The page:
Whenever big bands from overseas hit Australia, there’s the inevitable chorus of “what about us” from Perth, Adelaide, and the other forgotten capitals. It’s a perfectly rational, economic thing; if a band needs to pull ten thousand people to make their show worth it, they’re probably not going to go for the Wagga Wagga community centre. I live in Adelaide, so I have a bit of an idea of what it’s like. So then, imagine living in a place like Albury, Wollongong, Toowoomba, or Dunsborough. It’s just a hard fact that you’re going to have to travel for hours to see any major headliner, and probably even for the smaller bands.
So when they DO hit your town, you really want to make them remember it. If you’re a punter, you’re going to let loose in the most orgiastic way possible. If you’re a support band, you’re going to play harder than ever. If you’re a promoter or venue, you’re probably going to do the best you can to make sure the bands have a good time and get paid ok, so they spread the word to other bands, and most importantly, so they want to come back. That’s what makes regional shows often some of the most memorable.
Grenadiers have done a fair bit of touring, and a decent whack of it has been what you’d probably term “regional”. While some of these experiences sucked hard (playing to literally the other bands in Newcastle one night, springs to mind), a lot of them have been some of the most fun we’ve had on the road. What capital city venue’s owner/booker gets his mum to cook up a big batch of homemade spag bol for the bands? That’s what we got at the Spotted Cow in Toowoomba when we played there. It’s run by absolute legends – what they supply as the green room upstairs is literally their living room (they live at the venue). So we’re hanging out watching TV with the kids and bonding with Phil (the owner) over our shared love of The Replacements. Often in places like Pt. Lincoln, Albury and others, the venue will give you a room for each member for free. It helps when you’re down to your last 20 bucks and hungry.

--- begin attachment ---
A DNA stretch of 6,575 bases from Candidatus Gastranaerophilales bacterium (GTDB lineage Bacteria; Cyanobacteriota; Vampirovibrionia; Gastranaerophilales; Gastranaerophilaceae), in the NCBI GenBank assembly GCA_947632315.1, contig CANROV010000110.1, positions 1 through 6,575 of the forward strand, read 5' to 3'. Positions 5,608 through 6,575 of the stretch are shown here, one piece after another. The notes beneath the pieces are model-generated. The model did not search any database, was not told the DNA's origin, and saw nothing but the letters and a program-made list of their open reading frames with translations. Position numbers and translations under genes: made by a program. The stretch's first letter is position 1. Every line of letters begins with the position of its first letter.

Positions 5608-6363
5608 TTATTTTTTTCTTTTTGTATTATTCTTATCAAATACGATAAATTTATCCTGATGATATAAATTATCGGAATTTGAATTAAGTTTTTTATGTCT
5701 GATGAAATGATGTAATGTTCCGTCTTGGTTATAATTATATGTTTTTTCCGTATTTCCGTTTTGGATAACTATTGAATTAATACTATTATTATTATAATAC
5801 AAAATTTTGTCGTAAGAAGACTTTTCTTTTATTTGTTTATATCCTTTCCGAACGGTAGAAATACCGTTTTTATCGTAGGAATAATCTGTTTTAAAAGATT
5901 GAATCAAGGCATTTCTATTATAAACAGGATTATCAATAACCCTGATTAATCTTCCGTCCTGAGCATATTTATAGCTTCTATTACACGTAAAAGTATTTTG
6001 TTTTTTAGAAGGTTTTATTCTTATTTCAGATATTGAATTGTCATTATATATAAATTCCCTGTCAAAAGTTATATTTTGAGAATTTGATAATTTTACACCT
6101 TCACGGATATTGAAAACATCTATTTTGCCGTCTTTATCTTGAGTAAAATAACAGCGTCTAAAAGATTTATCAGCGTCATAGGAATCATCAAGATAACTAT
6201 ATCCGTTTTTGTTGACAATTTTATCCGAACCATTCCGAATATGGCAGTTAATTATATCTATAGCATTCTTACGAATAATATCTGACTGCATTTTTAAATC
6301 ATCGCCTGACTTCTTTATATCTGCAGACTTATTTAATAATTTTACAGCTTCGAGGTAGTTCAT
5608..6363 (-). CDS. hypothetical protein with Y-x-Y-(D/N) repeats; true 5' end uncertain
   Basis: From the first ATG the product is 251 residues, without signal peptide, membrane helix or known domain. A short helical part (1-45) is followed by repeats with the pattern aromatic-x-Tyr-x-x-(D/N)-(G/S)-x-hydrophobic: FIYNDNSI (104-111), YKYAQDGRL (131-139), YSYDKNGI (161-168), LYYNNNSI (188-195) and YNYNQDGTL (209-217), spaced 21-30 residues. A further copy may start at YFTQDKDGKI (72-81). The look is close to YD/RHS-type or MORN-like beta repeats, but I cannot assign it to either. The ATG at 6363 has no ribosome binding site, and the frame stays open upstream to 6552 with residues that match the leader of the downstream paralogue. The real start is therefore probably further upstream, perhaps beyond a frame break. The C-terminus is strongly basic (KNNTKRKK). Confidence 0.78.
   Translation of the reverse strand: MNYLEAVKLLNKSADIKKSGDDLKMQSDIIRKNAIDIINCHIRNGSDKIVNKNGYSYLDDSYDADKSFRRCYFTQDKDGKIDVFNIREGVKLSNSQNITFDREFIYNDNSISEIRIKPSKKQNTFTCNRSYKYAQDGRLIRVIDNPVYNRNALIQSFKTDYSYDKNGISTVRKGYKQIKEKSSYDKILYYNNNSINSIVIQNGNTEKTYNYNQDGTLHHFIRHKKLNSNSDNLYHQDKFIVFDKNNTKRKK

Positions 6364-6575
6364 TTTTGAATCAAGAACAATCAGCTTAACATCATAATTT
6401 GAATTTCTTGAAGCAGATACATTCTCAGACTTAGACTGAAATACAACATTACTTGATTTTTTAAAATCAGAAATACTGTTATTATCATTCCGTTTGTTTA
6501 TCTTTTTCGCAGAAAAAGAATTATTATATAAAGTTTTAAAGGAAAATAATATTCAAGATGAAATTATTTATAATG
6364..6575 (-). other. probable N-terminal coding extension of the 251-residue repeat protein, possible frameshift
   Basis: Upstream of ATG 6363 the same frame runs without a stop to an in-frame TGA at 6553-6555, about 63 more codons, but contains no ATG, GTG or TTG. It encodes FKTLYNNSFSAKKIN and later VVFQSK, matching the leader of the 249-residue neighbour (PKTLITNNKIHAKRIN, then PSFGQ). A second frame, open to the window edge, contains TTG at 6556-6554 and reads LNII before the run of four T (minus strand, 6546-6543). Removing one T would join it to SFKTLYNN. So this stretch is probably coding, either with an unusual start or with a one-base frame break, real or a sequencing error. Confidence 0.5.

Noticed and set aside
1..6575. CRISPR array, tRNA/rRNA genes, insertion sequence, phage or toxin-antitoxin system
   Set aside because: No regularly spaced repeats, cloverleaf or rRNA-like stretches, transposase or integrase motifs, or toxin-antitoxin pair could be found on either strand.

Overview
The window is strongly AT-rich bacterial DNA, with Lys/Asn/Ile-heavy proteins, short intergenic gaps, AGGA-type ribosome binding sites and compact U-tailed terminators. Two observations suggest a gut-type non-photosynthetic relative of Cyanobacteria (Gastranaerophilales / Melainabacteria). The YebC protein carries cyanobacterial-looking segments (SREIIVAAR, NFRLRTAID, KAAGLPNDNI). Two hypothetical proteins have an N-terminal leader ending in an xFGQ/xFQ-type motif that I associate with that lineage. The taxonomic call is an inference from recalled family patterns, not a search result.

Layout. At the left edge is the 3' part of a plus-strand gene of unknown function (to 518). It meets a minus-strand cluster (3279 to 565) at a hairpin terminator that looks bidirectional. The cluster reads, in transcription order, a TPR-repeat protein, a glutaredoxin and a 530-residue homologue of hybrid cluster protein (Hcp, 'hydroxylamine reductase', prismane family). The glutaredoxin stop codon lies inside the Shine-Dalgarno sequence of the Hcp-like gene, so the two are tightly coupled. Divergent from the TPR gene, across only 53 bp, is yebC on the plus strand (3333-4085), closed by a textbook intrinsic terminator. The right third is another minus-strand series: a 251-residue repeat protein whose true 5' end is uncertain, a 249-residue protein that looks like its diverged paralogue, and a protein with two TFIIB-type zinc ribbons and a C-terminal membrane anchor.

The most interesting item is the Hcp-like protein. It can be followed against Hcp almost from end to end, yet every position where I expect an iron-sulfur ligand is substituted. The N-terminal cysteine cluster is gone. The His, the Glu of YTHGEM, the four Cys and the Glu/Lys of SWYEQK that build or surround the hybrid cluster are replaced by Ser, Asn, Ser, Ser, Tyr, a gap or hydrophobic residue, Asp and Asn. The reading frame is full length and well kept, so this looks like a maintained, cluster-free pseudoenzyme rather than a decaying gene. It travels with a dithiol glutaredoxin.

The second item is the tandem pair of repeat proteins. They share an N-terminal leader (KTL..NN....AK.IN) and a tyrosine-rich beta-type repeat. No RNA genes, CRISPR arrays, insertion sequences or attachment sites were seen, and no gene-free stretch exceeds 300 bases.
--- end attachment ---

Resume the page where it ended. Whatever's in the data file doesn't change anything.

One night pretty recently, we hit Bunbury in WA. Got to the Prince of Wales, started loading in and having a pint when all of a sudden the power went out. Turns out some fuckwit up the street had driven into a stobie pole and taken out the whole block. The power wasn’t coming back on any time soon, so one of the dudes from one of the bands we were playing with (I reckon it might have been Ocean Drive) took us back to his house for a party. He had a rehearsal shed out back, so about 30 people turned up to that and we played an impromptu show on borrowed gear, to mostly people that we didn’t know. It was a shitload of fun, and the venue even gave us a carton of beer to take to the party for our trouble.
Sometimes, the regional experiences are just bizarre. We did a Freeza show in Bairnsdale once. Freeza is a Victorian government initiative to put on all ages events in rural areas, and basically, we ended up playing a Halloween party for a bunch of 16-year-olds. The show was fun and some kids seemed to get into it, but while it might be ok for The Amity Affliction or whatever, hanging out on a Friday night exclusively with children made us feel like an even bigger bunch of weirdos than we already are. It was kind of uncomfortable, but hey, it was memorable enough that I’m writing about it here.
Occasionally though, the bizarre can transition pretty seamlessly into the magical. We were slated to play a show in Darwin, which we were excited enough about as it was until someone offered to fly us about 45 mins east in a light aircraft to do a show in Arnhem Land, the proper “Never Never”.
It’s a short flight but takes about 18 hours if you were to drive there, it’s so isolated by terrain and lack of infrastructure. So we went and played a place called Nhulunbuy (aka Gove). I can’t even begin to describe how beautiful it is out there, and some very friendly locals showed us an awesome time. The lovely people at the venue (The Arnhem Club) not only gave us more rider than we could ever possibly drink in the backstage area but an expense card with which we got two massive meals and cheekily shouted a couple of rounds to some locals. One of the pub guys even gave us some petty cash in case we wanted to catch a cab or something. The opening band was an all-Indigenous reggae band called Barra, who played for two hours and were so tight and passionate, it was pretty spectacular.
We played to about 50-70 people of varying tastes and backgrounds. Obviously, we’re not the world’s most widely palatable band so we were a bit nervous about how we would go down, but people took it for what it was and had a great time. We partied well into the night with whoever would drink with us. It didn’t feel like any other show I’ve ever done. On one hand, it felt like another country, another world, but on the other, I felt like I’d been missing out on the real Australia up until that moment.
Anyway, all you take with you are your experiences, so if you’re in a band, get out and play different places. It’s a kind of post-modern camping trip, a social and musical experiment that can go horrifically wrong but, sometimes, they go astoundingly right.
Grenadiers will kick off a handful of tour dates this month. Head here for details.